Categories, Opposites and more--Part Two
You may have read my previous blog that reviewed the Families 1 and 2 apps created by Below, I review 3 additional apps by this company.
The goal of  the Opposites app is to drag 2 pictures with opposite meanings into the two boxes in the middle of the screen. There are 10 pictures, 5 on each side of the screen, from which to choose. The opposites targeted in the first 3 games are: asleep/awake, happy/sad, up/down, right/left, light/dark, night/day, hot/cold, upright/upside down, wrong/right, hot/cold, on/off, long/short, stop/go, lock/unlocked, near far, on/under. Once the correct 2 pictures are placed in the squares, they disappear from the screen leaving 4 pictures on each side of the screen. As with the Families apps, each correct pairing reduces the number of choices available. Also, when the sound icon is green, a correct selection results in a click sound, a bloop sound for an incorrect selection. An incorrect selection does not allow the picture into the empty box; instead it bounces it back to its original position on the screen. A happy face appears in a center box when all the opposites have been identified. A new game automatically starts up using the same pictures, but the order of placement in the 2 central boxes is different from the first game. offers 3 Match It Up apps—Match it up 1, Match it up 2 and Match it up 3. Each of these apps has 7 pictures surrounding a central box. In the box is a picture. The child needs to drag the same picture into the box. Correct and incorrect selections are identified in the same way described above. I would use these apps to target vocabulary.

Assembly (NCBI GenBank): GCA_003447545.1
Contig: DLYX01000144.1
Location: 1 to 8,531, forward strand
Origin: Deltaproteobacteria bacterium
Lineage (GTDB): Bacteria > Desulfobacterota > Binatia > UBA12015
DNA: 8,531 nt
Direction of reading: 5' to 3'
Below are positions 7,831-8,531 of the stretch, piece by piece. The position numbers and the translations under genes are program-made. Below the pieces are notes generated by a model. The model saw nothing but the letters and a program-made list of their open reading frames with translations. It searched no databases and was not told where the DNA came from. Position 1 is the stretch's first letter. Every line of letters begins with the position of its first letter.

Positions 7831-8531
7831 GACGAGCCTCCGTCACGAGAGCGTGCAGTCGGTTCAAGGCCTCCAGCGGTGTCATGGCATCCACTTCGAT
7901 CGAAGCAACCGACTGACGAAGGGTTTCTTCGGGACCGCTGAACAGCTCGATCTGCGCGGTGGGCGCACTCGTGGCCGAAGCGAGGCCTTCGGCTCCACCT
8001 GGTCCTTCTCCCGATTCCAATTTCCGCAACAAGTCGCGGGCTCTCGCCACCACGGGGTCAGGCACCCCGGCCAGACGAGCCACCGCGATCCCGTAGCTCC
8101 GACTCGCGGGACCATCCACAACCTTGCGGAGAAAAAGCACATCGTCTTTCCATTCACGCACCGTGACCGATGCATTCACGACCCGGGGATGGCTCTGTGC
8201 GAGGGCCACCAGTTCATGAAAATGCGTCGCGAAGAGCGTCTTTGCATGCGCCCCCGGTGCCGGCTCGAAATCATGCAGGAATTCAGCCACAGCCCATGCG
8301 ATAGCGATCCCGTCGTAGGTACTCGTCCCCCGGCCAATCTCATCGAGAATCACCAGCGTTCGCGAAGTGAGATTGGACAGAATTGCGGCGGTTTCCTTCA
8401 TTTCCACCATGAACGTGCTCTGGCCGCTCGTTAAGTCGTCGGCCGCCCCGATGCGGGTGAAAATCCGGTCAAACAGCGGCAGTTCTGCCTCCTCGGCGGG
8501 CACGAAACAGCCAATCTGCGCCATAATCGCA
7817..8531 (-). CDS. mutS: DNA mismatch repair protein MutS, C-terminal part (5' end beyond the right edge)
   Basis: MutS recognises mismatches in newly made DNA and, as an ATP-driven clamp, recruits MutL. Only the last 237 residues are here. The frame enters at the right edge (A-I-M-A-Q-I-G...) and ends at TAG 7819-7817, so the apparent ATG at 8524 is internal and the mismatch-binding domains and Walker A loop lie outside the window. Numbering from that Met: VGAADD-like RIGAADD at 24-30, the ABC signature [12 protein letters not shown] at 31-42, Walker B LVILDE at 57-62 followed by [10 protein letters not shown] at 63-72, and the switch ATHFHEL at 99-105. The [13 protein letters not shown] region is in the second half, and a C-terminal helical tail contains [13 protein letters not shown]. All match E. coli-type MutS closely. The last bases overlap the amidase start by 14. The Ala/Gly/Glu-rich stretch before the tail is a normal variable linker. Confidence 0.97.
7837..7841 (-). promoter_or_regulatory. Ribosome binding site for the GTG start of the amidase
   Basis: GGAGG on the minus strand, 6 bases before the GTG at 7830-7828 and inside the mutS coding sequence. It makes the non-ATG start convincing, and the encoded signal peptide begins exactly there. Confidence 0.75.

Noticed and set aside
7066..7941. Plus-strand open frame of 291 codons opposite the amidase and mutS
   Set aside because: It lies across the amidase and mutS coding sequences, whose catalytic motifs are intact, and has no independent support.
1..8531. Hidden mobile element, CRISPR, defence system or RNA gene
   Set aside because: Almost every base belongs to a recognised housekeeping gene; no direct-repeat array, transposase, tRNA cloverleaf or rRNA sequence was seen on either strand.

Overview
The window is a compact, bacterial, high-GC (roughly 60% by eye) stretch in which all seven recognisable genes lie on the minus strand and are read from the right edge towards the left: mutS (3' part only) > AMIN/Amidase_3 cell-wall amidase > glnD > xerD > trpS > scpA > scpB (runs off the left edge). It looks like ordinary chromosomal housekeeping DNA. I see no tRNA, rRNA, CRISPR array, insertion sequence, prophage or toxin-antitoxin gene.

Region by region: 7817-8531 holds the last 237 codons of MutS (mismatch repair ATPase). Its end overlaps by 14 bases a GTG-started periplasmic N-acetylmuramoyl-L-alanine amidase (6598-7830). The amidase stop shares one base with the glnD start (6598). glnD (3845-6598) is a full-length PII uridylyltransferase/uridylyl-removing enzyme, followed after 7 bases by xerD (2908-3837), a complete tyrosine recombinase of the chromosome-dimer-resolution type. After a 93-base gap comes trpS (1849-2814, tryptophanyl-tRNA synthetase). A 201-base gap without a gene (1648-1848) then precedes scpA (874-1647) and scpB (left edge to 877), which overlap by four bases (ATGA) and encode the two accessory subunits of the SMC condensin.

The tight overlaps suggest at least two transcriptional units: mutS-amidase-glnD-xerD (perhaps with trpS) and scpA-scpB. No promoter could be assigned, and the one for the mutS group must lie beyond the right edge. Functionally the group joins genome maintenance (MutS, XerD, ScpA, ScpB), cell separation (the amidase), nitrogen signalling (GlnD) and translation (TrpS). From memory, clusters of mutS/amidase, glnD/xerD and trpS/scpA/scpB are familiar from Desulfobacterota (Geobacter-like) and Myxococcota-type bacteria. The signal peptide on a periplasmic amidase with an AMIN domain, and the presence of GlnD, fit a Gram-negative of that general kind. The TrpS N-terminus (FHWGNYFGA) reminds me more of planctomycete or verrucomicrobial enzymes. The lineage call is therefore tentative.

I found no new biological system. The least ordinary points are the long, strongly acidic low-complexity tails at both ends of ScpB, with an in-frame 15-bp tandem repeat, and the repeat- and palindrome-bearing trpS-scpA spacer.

The Slide and Spin and Build It Up apps applicability to speech therapy is limited. The former app has the child move a circle in a geometric object either up/down, side to side, 180 degrees in a circle or press the circle. When the motor action is done correctly a picture briefly appears in the box above the task. The Build It Up app requires that the child correctly place object parts together to make the whole object. The app offers 6 free objects and three additionally for $.99. The objects are stacking blocks, stacking circles, a snowman, a 3 tiered birthday cake, clown, a 3 decker boat, 3 different size birthday presents, a tower of children and a castle. The birthday cake, presents and stacking objects can be used to compare and teach superlatives. All can be used for vocabulary.
Would I buy these apps if they weren’t free? Yes to Match It Up, but no to Slide and Spin and Build It Up. Their vocab are too limited, which for me means that I would rarely, if ever use them. But they are free and if you have a lot of space on you iPad, why not download them?
Suggested uses: object parts,  receptive vocabulary, expressive vocabulary, superlatives (Build it Up).
Ages: 2.5-4 years
Cost:  free ($.99 to download additional games to each app)

Rating: +++++ Opposites App, +++ Matching It Up, ++ Slide and Spin, Build It Up